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It’s been a particularly thoughtful week in VC-land with a trio of high-profile investors touching on subjects in and around investor ethics.

The first example of this newer, softer VC perspective was Spark Capital partner Bijan Sabet who addressed some of the more predatory practices in the venture industry during a PandoMonthly fireside chat last week. Sabet took particular exception with the practice of VCs passing through their firm’s legal bills to their cash-strapped startups and forcing founders and their employees to sign non-competes. Spark ceased both practices many years ago, moves that have made the firm and its partners unpopular among many of their industry peers. Sadly, there’s plenty of talk about founder-friendliness in the VC ecosystem, but decidedly less action to back it up – though to be clear, not all are bad.

Sabet crystallized the impact of this type of founder unfriendly behavior through a story about a random passerby he overheard comparing the act of raising from VCs to selling your soul to the devil. His reaction:

I was like, oh fuck. I just felt like, I haven’t been a VC my whole life, but it started getting a little numb that I forgot that we still have a lot of work to do as a community and as an industry. It felt like if we’re still at that point – which we obviously are – it really hit me between the eyes. We can do better.

Days later, Foundry Group partner Brad Feld penned a blog post entitled, “Dear VCs: What Happens When Your Words And Your Actions Don’t Match.” Feld warns investors against constructing public personas that are “entrepreneur friendly” and “very accessible,” but then behaving privately in exactly the opposite manner. Worse yet, he uses the example of a current founder who previously did a favor for an unnamed VC while working as an executive at a large company, but is now struggling to get a simple yes or no response.

It backs up a disconnect we asked Sabet about on stage: How everyone can talk about being “entrepreneur friendly” and yet the view that raising capital is tantamount to a deal with the devil. Feld writes:

Sadly, many very successful people simply don’t understand or appreciate [the importance of authenticity between their words and actions]. They put huge amounts of energy into developing a public persona. It could be PR, it could be speeches, or writing, or systematic campaigns over a period of time about themselves and their businesses.

But then their words and their actions don’t match up. Over and over again. It can be subtle or overt. It can be mild or jarring. It doesn’t matter – if they haven’t internalized the idea of their words and actions matching up, there is a long negative reputational effect.

Earlier today, perhaps my favorite of the three messages came via a blog post by Bloomberg Beta partner Roy Bahat. Under the unassuming title of “The trust thing,” Bahat delves into the investor-founder relationship which he describes as, “by nature, out-of-balance,” with the potential for one party to do extremely well financially while the other does not, and with a common asymmetry of information between the two groups. Bahat writes:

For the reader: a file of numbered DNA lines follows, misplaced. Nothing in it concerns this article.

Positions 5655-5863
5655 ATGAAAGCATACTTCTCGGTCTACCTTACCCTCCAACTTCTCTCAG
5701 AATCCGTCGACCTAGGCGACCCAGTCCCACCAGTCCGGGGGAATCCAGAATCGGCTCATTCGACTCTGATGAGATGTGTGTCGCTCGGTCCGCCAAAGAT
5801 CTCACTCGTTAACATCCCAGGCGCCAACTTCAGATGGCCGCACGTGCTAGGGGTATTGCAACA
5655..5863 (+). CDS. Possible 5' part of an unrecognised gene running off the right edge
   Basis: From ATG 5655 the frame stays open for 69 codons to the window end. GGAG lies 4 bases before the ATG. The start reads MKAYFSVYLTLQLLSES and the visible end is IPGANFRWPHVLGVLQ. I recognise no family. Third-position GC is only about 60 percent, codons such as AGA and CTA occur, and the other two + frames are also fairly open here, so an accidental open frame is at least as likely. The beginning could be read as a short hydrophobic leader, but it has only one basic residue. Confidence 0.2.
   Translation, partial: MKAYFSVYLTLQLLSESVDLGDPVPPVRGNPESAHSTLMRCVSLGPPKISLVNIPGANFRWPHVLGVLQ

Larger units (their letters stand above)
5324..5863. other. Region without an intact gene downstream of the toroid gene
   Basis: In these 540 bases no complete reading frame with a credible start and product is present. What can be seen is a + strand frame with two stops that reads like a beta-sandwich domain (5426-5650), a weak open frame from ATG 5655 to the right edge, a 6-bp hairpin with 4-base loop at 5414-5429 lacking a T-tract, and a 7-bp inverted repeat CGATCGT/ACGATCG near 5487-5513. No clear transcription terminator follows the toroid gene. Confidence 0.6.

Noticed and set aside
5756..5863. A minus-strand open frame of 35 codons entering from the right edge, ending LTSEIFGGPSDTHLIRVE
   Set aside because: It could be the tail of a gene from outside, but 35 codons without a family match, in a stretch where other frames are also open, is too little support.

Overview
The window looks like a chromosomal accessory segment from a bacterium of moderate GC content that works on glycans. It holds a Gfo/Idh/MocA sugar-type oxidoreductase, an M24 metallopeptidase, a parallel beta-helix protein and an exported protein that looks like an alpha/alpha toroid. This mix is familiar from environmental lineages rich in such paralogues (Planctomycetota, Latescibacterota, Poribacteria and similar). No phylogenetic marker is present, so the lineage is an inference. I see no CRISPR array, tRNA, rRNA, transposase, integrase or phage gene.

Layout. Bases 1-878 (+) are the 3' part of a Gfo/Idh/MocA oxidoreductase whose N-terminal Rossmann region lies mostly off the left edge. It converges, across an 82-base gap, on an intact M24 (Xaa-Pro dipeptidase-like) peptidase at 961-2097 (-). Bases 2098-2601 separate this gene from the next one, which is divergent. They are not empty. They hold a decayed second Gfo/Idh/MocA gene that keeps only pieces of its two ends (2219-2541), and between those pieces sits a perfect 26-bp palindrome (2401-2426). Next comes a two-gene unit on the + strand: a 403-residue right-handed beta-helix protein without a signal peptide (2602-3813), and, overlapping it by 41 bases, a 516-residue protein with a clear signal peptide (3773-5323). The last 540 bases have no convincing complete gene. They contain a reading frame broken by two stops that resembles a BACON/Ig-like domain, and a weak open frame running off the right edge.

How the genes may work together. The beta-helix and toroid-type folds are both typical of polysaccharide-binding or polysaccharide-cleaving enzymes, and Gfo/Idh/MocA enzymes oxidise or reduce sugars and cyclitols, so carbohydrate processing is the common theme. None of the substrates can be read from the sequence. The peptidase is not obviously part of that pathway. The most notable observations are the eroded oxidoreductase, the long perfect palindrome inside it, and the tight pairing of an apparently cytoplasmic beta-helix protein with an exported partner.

The ingredient in the startup stew that balances the potential bitterness of these differences: trust. When founders believe their investors will do right by them, even when it may be against their narrow, short-term self interest, and investors believe the same about founders, it’s magic.

Bloomberg Beta’s answer to creating this trust-fueled magic, according to Bahat, is radical transparency. He compares the relationship building process to an egg-toss of ever increasing distance, where each demonstration of trust represents a successful toss. Showing that these are more than just empty words, the firm published its full operating manual to Github. The partners also “avoid exploding offers” and “narrate [their] level of interest honestly, whenever asked,” he adds.

Bahat concedes that such openness might make Bloomberg Beta more prone to being taken advantage of than other firms, something he says has indeed happened on a few occasions. “Our lesson from those moments is to avoid the temptation to lock down and tighten up—our lesson is the opposite, give founders more chances to develop trust in us, and for us to develop trust in them,” he writes.

As I wrote last week following the Sabet event:

Venture capital is a service business, and a highly competitive one at that. With success driven so disproportionately by a few winners… [and] with billions of dollars at stake… there’s a lot of pressure on these investors to succeed… That pressure can often exist at odds with acting as good member of the ecosystem.

VCs will always be obligated to act in the best (financial) interests of their limited partner investors. The difficult question to answer is when is the short-term benefit of screwing a founder on a few extra points of equity, nickel-and-diming them on fees, or saving a few minutes by ignoring an inbound email turns out to be an incredibly costly decision in the long run.

Sabet, Feld, and Bahat have shown that there are some investors in the industry that are willing to act differently and hold themselves accountable to a higher standard, even in the face of these very real financial pressures. They’re not alone in this perspective, but they deserve credit for doing so publicly and for following up with their actions, not just hollow words.

Update: Shortly after publishing, Bloomberg Beta’s Roy Bahat responded via Twitter to elaborate on his approach to founder-relationships:

[Image via imgur]